Concerns are growing for Australian TV host Cheng Lei, who has been detained in China for nearly two years, following an interview with her partner in which he claimed authorities had cut her access to embassy officials and tightened her food supply.
Cheng, a former business anchor for China’s state broadcaster CGTN and mother of two, is accused of illegally supplying state secrets overseas, a charge that carries a possible sentence of between five years to life in prison.
She has been in custody since August 2020 and her original detention came amid rapidly worsening ties between Canberra and Beijing.
Her partner Nick Coyle, the outgoing head of the China-Australia Chamber of Commerce, told CNN affiliate Sky News Australia regular consular visits have been suspended “indefinitely,” ostensibly due to Covid-19 restrictions in Beijing.
“I find that unacceptable,” Coyle said in an interview published Thursday. “These monthly consular visits have literally been what’s kept her going for 20 months. She’s been able to make no phone calls with anybody, she’s had maybe three visits from her lawyer to prepare for the trial. She’s not had one phone call with family or her children. Nothing.”
According to Coyle, described by Sky News Australia as Cheng’s longtime boyfriend, consular officials last saw Cheng on April 30 and her family doesn’t know when they’ll restart.
Coyle also said there were serious concerns for Cheng’s health, which has “been an issue all through the 21 months of her detention.”
“Fortunately we’re dealing with about the strongest person I know, mentally, emotionally, but there have been difficult health challenges along the way,” he said.
According to Coyle, Cheng’s health issues are being exacerbated by an inadequate prison diet. “There were excuses given because of Covid and food restrictions. Now, there have been no food restrictions in Beijing, I talk to people there literally every day,” he said. “So the idea that the detention center couldn’t get adequate food is just not acceptable.”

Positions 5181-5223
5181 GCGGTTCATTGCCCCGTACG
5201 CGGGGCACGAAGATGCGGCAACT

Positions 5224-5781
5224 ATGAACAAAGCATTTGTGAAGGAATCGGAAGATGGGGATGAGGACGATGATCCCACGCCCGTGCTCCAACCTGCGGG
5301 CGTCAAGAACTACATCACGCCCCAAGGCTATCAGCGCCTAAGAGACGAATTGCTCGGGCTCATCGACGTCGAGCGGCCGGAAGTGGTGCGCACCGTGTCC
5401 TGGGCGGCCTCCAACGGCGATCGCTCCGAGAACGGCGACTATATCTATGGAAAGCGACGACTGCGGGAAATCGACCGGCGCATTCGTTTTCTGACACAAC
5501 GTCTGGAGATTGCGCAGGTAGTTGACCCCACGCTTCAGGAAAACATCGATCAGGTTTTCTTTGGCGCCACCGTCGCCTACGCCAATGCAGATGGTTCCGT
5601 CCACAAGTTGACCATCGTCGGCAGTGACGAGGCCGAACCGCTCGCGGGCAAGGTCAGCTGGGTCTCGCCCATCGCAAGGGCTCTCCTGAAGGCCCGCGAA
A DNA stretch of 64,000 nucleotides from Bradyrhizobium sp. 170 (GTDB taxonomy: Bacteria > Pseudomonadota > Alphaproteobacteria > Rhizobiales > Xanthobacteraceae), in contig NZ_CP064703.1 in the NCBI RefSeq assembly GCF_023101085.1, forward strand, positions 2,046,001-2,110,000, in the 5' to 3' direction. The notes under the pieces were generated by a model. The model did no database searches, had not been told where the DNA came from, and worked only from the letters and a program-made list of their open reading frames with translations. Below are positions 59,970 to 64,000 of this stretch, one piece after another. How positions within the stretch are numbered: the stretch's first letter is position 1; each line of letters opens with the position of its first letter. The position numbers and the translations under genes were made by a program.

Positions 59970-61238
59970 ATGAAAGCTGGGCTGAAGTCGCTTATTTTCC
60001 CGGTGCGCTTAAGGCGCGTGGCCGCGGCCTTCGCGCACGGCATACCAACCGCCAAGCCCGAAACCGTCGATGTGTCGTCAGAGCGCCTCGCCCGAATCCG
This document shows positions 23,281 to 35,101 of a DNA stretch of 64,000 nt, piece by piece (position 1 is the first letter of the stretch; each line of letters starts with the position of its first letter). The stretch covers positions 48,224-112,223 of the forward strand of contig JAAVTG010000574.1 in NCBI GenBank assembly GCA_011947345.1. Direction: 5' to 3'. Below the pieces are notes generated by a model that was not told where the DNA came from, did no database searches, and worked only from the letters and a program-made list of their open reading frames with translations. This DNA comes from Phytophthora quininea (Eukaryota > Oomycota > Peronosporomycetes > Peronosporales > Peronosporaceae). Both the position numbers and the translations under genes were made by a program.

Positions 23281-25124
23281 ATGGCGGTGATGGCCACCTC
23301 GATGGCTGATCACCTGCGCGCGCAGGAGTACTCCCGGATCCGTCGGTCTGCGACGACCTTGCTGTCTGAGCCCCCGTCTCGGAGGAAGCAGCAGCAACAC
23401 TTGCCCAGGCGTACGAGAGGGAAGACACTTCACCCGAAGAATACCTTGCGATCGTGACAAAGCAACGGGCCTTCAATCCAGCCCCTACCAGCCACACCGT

Chinese authorities have not revealed details of the allegations against Cheng and observers have raised concerns over the secretive court process.
In March, Australia’s ambassador to China Graham Fletcher was denied entry to the start of Cheng’s trial in Beijing, a move he called “deeply concerning.”
“We can have no confidence in the validity of a process which is conducted in secret,” he said, adding that Australia had no information about the charges or allegations against Cheng. “That is part of the reason why we’re so concerned because we have no basis on which to understand why she’s been detained.”
Cases related to national security are typically tried behind closed doors in China. But the lack of transparency in Cheng’s case against the backdrop of deteriorating relations between China and Australia has prompted concerns from analysts that the charges may be politically motivated.
Coyle told Sky News Australia that Cheng was somebody “who wasn’t involved in politics.”
“The idea she was focusing on the political issues in Australia and China – she wasn’t. She’s a straight up business reporter,” he said, adding that the nature of her work in the business world meant she wasn’t pursuing anything that would be considered politically sensitive.
“It doesn’t make any sense to me. It never has,” he said.
In her spare time, Cheng was very active in the Australian community in Beijing. Asked if that put a “target” on her back, Coyle said, “Who knows, I mean, she was extremely giving of her time to the Australian community.”
Cheng’s two children are being cared for by their grandmother in Melbourne, the Australian Broadcasting Corporation (ABC) reported last year.
Coyle said the children are “dealing with things as well as they can” but “that’s even more reason why she needs to be back. It’s not about me, it’s about her and her kids.”
“I really feel for her mom and dad. They have gone through hell as well through this. It’s awful,” he said.